By Cody Petterson with Tommy Hough
First and foremost, we hope all of you are healthy and safe during this unusual moment in history. Our club members are family, and we think of you and miss you at our monthly gatherings.
As Earth Day 2020 nears, our thoughts turn to the health of our planet, to the multitudes of life with which we share our home, and to the work we have done and have yet to do to protect and preserve it. To be frank, the year has been difficult, the moment in which we find ourselves is challenging, and the vista ahead is troubling.
Environmentalists must wrest partial, provisional victories from the vast, implacable, merciless destructiveness of human civilization. This work requires both a recognition of the global calamity unfolding around us, and a determination to save what we can, in spite of the longness of the odds.
The coronavirus pandemic has made our work much more difficult. We are, above all, organizers, and organizing is quintessentially a social activity. Environmentalists around the world are innovating new ways to connect and motivate people, but the inability to gather is an inherent impediment to accumulating the social capital we need to build and maintain a movement.
Furthermore, the pandemic has understandably drawn the attention of citizens, media, and elected officials away from our climate emergency and ecological collapse. This relative inattentiveness will likely be a headwind for environmental organizing for the duration of the pandemic.
Even worse, with the attention of the public drawn to COVID-19, the Trump Administration and its allies in extractive industries like petroleum, mining, and timber have intensified their assault on our open spaces, special places, and National Parks. Globally, institutions like the European Central Bank and International Monetary Fund, which had begun a process to map out and chart ambitious agendas for greenhouse gas emissions reduction, have shifted their focus almost exclusively to staving off a COVID-related global depression.
At the local level, sprawl developers are rushing to weaken our climate action plans and sneak through project amendments while the public is focused on the immediate health and survival of their families.
While the dramatic reduction in greenhouse gas emissions and industrial and transportation-related pollutants has given our planet a brief respite – and all but killed the U.S. fracking and shale gas industries – it has also driven oil prices to the lowest levels in decades and reduced the relative attractiveness of alternative energy investment and development.
We at San Diego County Democrats for Environmental Action are committed to working with our diverse set of allies in the environmental movement to innovate new ways of keeping our members informed, organizing our communities, resisting the efforts of anti-environmental interests to exploit the virus to further degrade our climate and ecosystems, and preparing the movement to radically transform our societies and governments in the wake of the pandemic.
Of all the holidays, Earth Day may be the hardest to celebrate alone. It is a particularly cruel twist of history that the 50th anniversary arrives at this moment, when the U.S . environmental movement has been pushed to its lowest ebb since the end of World War II – the result of the Trump administration's daily desecrations, GOP intransigence and long-simmering hostility toward conservation, and the weak lip service many Democrats pay toward meaningful environmental progress. Elections truly have consequences.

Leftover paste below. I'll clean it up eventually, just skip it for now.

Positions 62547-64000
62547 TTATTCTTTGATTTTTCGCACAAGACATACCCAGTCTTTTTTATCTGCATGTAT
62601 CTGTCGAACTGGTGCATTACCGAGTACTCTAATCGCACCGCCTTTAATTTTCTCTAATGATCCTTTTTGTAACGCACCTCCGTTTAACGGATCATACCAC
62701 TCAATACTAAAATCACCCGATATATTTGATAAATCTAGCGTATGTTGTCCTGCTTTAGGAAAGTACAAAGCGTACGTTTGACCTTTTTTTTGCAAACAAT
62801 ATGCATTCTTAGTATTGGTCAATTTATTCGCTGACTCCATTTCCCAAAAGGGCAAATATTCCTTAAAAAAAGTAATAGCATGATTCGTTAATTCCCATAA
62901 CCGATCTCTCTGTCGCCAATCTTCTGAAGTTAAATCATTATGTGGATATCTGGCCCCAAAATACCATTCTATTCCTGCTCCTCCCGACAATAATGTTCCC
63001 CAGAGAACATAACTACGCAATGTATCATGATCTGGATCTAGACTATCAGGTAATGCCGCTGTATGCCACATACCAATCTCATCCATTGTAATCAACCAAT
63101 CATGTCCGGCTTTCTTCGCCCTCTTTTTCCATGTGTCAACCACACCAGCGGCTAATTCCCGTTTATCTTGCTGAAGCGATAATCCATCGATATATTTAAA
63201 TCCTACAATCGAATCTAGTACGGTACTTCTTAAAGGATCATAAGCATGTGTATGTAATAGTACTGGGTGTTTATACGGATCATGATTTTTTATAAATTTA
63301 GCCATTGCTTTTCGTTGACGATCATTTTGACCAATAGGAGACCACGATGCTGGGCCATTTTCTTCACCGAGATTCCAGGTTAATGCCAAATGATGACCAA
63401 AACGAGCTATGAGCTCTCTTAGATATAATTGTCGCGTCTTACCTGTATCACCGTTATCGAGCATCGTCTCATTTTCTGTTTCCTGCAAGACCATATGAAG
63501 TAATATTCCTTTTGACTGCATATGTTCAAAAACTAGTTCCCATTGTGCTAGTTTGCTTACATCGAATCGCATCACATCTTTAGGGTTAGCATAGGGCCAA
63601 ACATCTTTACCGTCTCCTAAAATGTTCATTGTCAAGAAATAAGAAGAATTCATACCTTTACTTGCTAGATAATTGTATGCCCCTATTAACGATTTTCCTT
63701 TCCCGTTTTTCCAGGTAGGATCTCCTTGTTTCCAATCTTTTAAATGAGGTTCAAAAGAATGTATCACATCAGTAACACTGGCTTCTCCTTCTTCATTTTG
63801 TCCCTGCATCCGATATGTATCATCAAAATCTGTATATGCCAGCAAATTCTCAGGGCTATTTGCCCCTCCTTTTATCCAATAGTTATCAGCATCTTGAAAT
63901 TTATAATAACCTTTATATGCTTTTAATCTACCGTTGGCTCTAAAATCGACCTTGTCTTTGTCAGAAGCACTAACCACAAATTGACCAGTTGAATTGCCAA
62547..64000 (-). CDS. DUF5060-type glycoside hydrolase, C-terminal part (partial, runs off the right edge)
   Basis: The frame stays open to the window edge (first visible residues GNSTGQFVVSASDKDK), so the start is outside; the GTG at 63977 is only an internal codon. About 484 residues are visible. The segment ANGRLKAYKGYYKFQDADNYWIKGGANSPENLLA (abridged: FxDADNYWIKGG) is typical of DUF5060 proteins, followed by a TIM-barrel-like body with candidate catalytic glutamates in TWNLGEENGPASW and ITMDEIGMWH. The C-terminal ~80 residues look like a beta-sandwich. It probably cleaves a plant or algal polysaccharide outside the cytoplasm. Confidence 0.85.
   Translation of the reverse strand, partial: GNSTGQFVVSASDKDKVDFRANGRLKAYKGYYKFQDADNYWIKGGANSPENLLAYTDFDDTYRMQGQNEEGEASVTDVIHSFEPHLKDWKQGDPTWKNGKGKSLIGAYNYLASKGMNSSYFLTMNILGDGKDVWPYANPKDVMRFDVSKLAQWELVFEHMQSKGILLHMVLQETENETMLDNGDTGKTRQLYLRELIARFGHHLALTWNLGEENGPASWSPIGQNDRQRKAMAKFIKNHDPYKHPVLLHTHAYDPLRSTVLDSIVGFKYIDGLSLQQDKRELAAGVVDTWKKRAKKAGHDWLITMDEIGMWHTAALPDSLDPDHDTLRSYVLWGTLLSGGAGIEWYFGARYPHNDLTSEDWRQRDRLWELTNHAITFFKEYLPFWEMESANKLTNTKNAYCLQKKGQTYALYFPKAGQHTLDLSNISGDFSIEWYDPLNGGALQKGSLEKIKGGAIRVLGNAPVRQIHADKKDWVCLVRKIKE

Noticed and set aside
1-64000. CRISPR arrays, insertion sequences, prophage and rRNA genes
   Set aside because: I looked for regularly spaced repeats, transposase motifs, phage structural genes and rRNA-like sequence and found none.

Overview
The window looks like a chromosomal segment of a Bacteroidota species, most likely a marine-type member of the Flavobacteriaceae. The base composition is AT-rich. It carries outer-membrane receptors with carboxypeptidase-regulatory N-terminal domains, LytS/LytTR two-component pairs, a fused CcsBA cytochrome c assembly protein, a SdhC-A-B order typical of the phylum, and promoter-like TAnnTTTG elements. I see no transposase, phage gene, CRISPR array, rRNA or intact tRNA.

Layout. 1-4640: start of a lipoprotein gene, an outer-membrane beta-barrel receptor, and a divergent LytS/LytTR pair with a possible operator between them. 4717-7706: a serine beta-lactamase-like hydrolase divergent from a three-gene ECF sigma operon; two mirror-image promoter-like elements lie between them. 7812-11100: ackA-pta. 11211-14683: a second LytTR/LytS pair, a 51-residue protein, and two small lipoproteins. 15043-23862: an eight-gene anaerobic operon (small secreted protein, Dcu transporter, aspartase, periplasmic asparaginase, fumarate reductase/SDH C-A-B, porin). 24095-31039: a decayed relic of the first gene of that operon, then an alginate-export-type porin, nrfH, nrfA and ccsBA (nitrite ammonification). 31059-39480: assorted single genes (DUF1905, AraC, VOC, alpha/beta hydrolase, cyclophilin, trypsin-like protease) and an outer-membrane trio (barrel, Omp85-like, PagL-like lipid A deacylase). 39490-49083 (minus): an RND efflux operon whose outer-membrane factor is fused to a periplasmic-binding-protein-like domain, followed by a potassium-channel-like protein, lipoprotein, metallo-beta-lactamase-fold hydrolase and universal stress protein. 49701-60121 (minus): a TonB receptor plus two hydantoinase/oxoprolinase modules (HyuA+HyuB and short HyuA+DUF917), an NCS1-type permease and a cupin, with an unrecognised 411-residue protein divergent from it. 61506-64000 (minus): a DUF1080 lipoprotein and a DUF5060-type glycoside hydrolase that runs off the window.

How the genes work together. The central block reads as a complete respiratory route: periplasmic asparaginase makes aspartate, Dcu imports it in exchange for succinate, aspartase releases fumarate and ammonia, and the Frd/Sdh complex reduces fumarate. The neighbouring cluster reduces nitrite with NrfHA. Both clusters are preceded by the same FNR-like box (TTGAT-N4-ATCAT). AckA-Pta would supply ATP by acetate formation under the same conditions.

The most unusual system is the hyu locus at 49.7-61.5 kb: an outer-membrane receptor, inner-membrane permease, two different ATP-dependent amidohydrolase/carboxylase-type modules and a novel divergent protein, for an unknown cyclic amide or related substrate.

Earth Day is a celebration of the oneness of all life and our mutual interdependence and responsibility. It is also a repudiation of the social isolation that leaves each lifeform to fend for itself in the midst of global ecological collapse. In some ways, little has changed in our pursuit of a more livable planet and meaningful environmental justice since the first Earth Day 50 years ago this month, as detailed in the 1970 ABC News story linked below.
But be assured, we will not be silent, and we will not cede the progress of the last three generations to the ugly, modern spasms of ignorance and greed that Trump personifies. Environmentalists have never had easy fights. The campaigns to preserve the Redwoods, the Mojave Desert, Stanislaus River, and National Parks like Grand Canyon, Pinnacles, or Joshua Tree took decades. We must now fight to retain what has been preserved, and at the same time move forward with building greater coalitions to end the use of fossil fuels, protect our climate and oceans, preserve habitat and open space, ensure real environmental equity, and embrace more livable and sustainable cities and communities.
Our club is exploring on-line opportunities for programming to virtually reaffirm our connections, and the fundamentally social nature of our work. We'll have more details on how this will occur, even as our regular, in-person meetings and gatherings remain on hold for the time being.
In the meantime, please don't hesitate to reach out to us or our club's executive board if you need assistance. Ours is a community and a family. We're here to support one another in good times and bad.
And take a moment to appreicate the far-reaching views and cleaner-than-normal air this spring. If the coronavirus pandemic has shown us anything, it's that demonstrable, rapid change in habit, behavior, and society are indeed possible.
The blog component of San Diego County Democrats for Environmental Action welcomes content from SDCDEA members, guests and leadership.